Thirteen years after its final episode, Deadwood returns to HBO. This time, the critically-acclaimed western comes to the small screen as a movie. For lovers of this HBO series, the Deadwood movie has been a long time coming. Many of us hope that it will provide much-needed closure to the series’ rather unfulfilling and abrupt ending on August 27, 2006. The movie premieres on May 31 and can be seen on HBO, HBO NOW, HBO GO, and HBO On Demand. I can’t wait to tell you all I know about it; but first, let’s take a peek at the Deadwood movie trailer:
What is the Deadwood Movie About?
Usually, I like to be the one to drop the deets (details) about a new show or series. I get a charge out of being the one who’s in the know. What can I say? While I’d like to crow about this show, I’m going to step aside and have HBO tell you about it. Here’s what the network has to say about its upcoming Deadwood movie:
“The movie comes nearly 13 years after the drama concluded in 2006 and follows the 10-year reunion of the camp to celebrate South Dakota’s statehood. Former rivalries are reignited, alliances are tested, and old wounds are reopened, as all are left to navigate the inevitable changes that modernity and time have wrought.”
Sounds it will be filled with all the drama, intrigue, and action of the series, doesn’t it? I sure think so. Speaking of the Deadwood movie trailer, I was pleased to see many familiar faces in it. I doubled-checked with HBO to see who’s coming back and it looks like it’s most or all of fans’ favorite characters who survived the series.
Here’s a breakdown of who’s in the Deadwood movie:
- Ian McShane as Al Swearengen
- Timothy Olyphant as Sheriff Seth Bullock
- Molly Parker as Alma Ellsworth
- Paula Malcomson as Trixie
- John Hawkes as Sol Starr
- Anna Gunn as Mrs. Bullock
- Dayton Callie as Charlie Utter
- Brad Dourif as Doc Cochran
- Robin Weigert as Calamity Jane Canary
- William Sanderson as E.B. Farnum
- Kim Dickens as Joanie Stubbs
- Gerald McRaney as George Hearst
HBO Had to do This Movie!
That’s my opinion anyway and it’s probably shared by hundreds of thousands of other Deadwood fans. This series was one of the network’s lineup of amazing original shows that made Sunday night cool. Unfortunately, its future fell victim to the same fate that often befalls most historical dramas: it became too expensive to produce. (At least that’s my theory.) The story and the show were cut short, which left so many characters’ important storylines unresolved.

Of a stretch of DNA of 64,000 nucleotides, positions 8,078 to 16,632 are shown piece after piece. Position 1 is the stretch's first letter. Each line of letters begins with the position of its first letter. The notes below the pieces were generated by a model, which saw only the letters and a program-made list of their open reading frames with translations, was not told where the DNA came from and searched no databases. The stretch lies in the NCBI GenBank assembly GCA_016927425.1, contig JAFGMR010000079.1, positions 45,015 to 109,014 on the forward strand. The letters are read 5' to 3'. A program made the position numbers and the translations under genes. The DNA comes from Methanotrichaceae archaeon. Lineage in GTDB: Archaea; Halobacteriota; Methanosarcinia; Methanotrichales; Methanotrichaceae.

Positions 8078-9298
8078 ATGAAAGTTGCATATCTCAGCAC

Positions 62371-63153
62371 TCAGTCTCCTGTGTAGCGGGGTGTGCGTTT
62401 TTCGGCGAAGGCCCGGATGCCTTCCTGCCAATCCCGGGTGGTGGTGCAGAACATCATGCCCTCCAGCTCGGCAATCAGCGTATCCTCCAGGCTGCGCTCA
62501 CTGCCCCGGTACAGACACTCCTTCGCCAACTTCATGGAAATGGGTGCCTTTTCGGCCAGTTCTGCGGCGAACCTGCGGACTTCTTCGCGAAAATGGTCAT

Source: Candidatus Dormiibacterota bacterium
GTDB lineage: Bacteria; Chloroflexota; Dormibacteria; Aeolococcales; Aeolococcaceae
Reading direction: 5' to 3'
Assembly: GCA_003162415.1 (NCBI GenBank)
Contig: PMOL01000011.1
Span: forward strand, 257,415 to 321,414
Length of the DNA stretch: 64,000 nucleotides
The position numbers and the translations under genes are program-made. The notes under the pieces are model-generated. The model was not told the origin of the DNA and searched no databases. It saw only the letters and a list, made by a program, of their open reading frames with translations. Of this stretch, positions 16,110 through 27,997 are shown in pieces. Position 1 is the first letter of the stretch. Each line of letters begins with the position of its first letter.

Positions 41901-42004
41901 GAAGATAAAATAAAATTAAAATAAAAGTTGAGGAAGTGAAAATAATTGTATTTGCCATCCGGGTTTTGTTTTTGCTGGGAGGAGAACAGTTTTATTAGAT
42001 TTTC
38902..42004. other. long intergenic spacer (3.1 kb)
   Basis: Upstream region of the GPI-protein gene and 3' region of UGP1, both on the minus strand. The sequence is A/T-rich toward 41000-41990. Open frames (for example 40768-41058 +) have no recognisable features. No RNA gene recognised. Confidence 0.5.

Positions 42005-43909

After three seasons of amazing plots and endearing characters, Deadwood fans were dropped like a hot potato. I’m not the only one who felt that way. The show has been named on more than a few lists of shows that were cancelled too soon. As popular as Deadwood was with so many viewers, not everyone is happy about the upcoming movie…
… Stuart Sweet Strikes Again
While Stuart is an expert in so many things, he seems to hate everything I watch. I had the distinct pleasure of his company this week when he joined us at our Michigan headquarters. I brought up the subject of the Deadwood movie and he grumbled, “If a streaming service does a movie about a show that aired 13 years ago, which itself was about a time 150 years ago, is it really HBO NOW? Isn’t it more like HBO THEN?”
Wow! All I can say is that some people just don’t get it, and Stuart is one of them. I have a feeling that he’s in the minority here. Even though Deadwood only ran for three seasons, it was an amazing show with historically accurate visuals and great performances from its ensemble cast. I’m sure that the Deadwood movie will offer an amazing and original storyline that entertains and offers fans the closure that the series deserves.
Could the Deadwood Movie be an Inspiration?
As a fan of the original series, I will watch this movie. I hope it’s a raging success too. Maybe that might urge HBO and Daniel Knauf to mend fences and make a Carnivàle movie. Although this dust bowl-era paranormal drama only ran for two seasons, it was a much-loved program for so many viewers. HBO received a tidal wave of fan mail when HBO announced it was pulling the series’ plug on May 11, 2005. Outraged loyal viewers begged the network to reconsider but it was a no go.
HBO declined to revive the series and show creator Daniel Knauf refused to conclude its open-ended plot points with a three-hour movie. Way to put the fans first, guys! I’m hoping the success of the Deadwood movie might make everyone involved in the series change their minds. They could take inspiration from Deadwood and set the events of a Carnivàle movie a number of years after the events of season two. It’s a good idea and Stuart couldn’t convince me otherwise if he tried.
HBO, AT&T, and Solid Signal
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